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11.22.63 by Stephen King

a review by Nalini Haynes

Stephen King’s latest novel, 11.22.63: Jake Epping is a high school English teacher whose wife divorced him, claiming he was emotionally distant. Jake has few friends or attachments to his life, but has an association with Al Templeton, the owner/operator of a diner that has a portal to 1958. Al went back in time in an attempt to prevent JFK’s assassination but failed; hence he recruits Jake in the hopes that Jake will succeed where Al failed. Al’s experience shows that history resists change, and acts against it – Al developed a swift acting, debilitating form of lung cancer, so he couldn’t live long enough to change history. Jake goes back in time knowing that history resists change, hoping he could fare better.

The contrast between 1958 and 2011 is explored well if not exhaustively. Jake’s early experiences in 1958 emphasise the lack of environmental protection and occupational health and safety. Other contrasts include the better tasting food and the overall fresher smells of the environment – when away from ecological disasters. Society’s attitudinal changes are also explored, including some discussion of racism as pertaining to moral codes, sex, segregation in education and public toilet facilities.

Moral codes are the most strongly emphasised as Jake develops a relationship with Sadie, a married woman. There appears to be little discussion of discrimination against women or attitudes towards divorce and divorcees – I’m not sure what the situation in the USA was during this era, but in Australia it was practically mandatory for married women to leave work. Sadie taught at the same school as her husband during her marriage and then secured a teaching positing in Jodie, Texas, as part of her escape from her abusive husband. There was no explanation as to why it was so easy for her to secure a position in the school given her circumstances, which was an unfortunate contrast with a potential sacking for immoral conduct on the basis of her husband cutting her with a knife, causing embarrassment for the community. God’s police got involved later, threatening to sack Sadie for immoral conduct on the basis of her relationship with Jake; this small-minded hypocrisy was mostly well-done except at that stage there was nothing preventing Sadie and Jake from getting married. Considering they were living in the 1960s, Sadie was a woman of the era and Jake claimed to love Sadie, it seemed strange that they didn’t get married in order to avert trouble and generally make life easier for themselves.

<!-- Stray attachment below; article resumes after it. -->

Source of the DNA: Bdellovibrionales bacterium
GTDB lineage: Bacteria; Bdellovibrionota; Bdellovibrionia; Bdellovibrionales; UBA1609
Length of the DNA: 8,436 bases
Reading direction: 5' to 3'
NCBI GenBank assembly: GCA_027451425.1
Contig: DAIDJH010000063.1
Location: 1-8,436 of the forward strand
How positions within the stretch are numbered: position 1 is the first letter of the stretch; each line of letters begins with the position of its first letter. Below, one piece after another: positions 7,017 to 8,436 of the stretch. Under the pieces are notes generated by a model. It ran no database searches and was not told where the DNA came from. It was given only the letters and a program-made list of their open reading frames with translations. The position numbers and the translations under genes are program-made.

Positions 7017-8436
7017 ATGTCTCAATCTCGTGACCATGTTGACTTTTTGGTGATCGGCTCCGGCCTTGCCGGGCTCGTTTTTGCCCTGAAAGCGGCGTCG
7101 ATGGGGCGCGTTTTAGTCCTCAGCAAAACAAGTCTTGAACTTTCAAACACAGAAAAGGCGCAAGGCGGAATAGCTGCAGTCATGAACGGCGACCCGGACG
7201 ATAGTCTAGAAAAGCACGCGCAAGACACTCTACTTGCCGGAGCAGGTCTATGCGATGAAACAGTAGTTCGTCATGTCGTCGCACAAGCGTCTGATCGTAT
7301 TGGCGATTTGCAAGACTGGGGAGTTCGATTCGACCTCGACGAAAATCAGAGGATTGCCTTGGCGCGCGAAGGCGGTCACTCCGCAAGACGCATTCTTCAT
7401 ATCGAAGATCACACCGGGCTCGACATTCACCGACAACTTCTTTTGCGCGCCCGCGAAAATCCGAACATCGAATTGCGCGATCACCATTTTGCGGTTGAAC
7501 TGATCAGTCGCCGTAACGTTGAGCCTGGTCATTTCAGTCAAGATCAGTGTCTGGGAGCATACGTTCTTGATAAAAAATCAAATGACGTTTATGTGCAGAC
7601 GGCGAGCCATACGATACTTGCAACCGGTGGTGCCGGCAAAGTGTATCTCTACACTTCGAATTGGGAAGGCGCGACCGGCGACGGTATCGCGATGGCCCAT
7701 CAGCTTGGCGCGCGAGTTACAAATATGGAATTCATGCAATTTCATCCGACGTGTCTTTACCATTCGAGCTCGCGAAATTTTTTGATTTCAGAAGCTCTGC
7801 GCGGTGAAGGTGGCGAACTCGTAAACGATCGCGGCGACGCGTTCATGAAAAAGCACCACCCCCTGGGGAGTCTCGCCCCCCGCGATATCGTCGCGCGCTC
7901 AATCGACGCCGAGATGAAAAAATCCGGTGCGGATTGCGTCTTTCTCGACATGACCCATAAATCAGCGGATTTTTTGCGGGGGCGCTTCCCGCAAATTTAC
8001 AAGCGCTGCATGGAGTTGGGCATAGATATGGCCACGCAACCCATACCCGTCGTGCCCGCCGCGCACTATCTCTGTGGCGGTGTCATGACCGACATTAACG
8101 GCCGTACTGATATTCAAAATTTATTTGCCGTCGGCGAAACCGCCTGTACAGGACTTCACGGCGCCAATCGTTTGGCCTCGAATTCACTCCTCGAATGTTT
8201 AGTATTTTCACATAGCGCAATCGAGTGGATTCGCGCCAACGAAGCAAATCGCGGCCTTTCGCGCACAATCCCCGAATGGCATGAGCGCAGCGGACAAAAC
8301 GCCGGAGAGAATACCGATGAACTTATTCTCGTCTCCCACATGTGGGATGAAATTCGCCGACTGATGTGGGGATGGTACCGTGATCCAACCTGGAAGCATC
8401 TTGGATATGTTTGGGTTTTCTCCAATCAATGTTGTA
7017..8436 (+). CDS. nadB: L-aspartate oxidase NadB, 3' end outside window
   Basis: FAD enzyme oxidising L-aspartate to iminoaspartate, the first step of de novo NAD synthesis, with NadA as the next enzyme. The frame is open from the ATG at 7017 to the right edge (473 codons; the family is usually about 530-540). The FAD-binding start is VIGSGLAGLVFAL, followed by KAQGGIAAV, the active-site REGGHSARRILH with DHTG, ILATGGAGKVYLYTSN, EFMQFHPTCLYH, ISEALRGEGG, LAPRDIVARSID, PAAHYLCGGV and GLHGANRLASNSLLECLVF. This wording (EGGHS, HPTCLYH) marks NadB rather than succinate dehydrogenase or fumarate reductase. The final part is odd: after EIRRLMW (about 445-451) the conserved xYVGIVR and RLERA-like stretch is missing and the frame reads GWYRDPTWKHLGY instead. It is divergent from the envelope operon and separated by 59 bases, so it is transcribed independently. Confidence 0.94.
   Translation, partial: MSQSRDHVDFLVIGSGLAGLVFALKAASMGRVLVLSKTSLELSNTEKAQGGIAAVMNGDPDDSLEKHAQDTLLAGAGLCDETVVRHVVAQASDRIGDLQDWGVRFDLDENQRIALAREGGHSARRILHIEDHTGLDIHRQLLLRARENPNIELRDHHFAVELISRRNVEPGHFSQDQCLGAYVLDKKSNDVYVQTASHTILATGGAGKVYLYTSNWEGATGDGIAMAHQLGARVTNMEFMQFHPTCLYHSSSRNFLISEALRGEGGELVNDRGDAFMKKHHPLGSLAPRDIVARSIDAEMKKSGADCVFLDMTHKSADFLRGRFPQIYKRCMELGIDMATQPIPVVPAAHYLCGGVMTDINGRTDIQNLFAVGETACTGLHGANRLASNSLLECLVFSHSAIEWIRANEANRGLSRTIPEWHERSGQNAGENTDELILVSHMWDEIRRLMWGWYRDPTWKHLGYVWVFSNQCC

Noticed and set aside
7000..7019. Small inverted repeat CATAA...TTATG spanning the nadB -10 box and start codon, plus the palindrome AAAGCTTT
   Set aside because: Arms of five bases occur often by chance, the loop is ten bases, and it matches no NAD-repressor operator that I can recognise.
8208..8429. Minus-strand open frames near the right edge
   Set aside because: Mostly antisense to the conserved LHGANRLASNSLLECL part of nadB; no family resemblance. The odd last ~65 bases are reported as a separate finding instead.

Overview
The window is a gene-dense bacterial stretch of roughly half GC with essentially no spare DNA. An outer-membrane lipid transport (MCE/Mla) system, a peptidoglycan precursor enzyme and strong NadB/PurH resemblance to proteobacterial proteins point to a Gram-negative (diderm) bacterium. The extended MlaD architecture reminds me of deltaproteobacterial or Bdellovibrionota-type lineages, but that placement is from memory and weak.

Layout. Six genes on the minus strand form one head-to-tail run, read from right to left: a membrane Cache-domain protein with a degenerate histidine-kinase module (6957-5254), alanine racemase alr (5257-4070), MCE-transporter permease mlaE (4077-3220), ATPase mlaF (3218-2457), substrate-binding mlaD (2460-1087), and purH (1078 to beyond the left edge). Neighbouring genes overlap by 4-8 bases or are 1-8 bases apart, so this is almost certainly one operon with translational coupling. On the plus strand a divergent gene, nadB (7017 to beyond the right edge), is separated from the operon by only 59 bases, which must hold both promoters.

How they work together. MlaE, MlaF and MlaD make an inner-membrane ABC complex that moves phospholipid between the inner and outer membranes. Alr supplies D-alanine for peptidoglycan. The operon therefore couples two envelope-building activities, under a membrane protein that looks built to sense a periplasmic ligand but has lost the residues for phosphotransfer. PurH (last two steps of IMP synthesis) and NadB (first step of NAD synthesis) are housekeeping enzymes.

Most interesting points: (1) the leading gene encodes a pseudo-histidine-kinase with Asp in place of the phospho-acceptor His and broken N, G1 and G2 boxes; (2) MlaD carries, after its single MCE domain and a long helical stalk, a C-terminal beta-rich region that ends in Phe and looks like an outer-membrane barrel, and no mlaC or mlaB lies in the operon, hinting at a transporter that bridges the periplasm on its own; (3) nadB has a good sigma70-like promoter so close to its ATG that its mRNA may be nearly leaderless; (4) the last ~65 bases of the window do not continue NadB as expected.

There were two really big holes in the story for me. The first was the lack of emotional attachment to the goal. Firstly Al, then Jake, goes back in time knowing that they’d spent 5 years of their lives in the past, in peril while history tried to prevent them from changing history, with only an abstract attachment to the idea that maybe saving Kennedy would improve history. To be leaving all you know to effectively live in another country (the past) and to risk your life in a cause, there needs to be substantial justification beyond some abstract thought that it might be a good idea. [Spoiler alert] This is mirrored by the conclusion, which I felt lacked emotional depth as well – it just seemed too easy for Jake, whose emotional state seemed to be one of mild regret rather than a great loss.